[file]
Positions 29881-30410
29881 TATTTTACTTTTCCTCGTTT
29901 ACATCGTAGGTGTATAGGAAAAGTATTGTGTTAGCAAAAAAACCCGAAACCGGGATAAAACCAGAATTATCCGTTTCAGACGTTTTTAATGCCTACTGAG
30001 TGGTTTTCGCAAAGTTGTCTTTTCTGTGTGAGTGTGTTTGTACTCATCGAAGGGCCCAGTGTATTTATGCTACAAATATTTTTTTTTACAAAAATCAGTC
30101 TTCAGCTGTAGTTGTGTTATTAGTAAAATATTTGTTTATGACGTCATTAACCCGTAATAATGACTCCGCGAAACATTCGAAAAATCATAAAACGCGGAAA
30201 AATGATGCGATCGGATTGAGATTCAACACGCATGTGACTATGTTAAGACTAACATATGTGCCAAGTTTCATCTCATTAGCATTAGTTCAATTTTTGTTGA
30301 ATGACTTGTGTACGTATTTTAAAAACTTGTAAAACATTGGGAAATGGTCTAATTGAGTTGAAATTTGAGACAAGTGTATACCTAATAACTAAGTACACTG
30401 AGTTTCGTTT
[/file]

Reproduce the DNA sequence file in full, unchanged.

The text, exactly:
Positions 29881-30410
29881 TATTTTACTTTTCCTCGTTT
29901 ACATCGTAGGTGTATAGGAAAAGTATTGTGTTAGCAAAAAAACCCGAAACCGGGATAAAACCAGAATTATCCGTTTCAGACGTTTTTAATGCCTACTGAG
30001 TGGTTTTCGCAAAGTTGTCTTTTCTGTGTGAGTGTGTTTGTACTCATCGAAGGGCCCAGTGTATTTATGCTACAAATATTTTTTTTTACAAAAATCAGTC
30101 TTCAGCTGTAGTTGTGTTATTAGTAAAATATTTGTTTATGACGTCATTAACCCGTAATAATGACTCCGCGAAACATTCGAAAAATCATAAAACGCGGAAA
30201 AATGATGCGATCGGATTGAGATTCAACACGCATGTGACTATGTTAAGACTAACATATGTGCCAAGTTTCATCTCATTAGCATTAGTTCAATTTTTGTTGA
30301 ATGACTTGTGTACGTATTTTAAAAACTTGTAAAACATTGGGAAATGGTCTAATTGAGTTGAAATTTGAGACAAGTGTATACCTAATAACTAAGTACACTG
30401 AGTTTCGTTT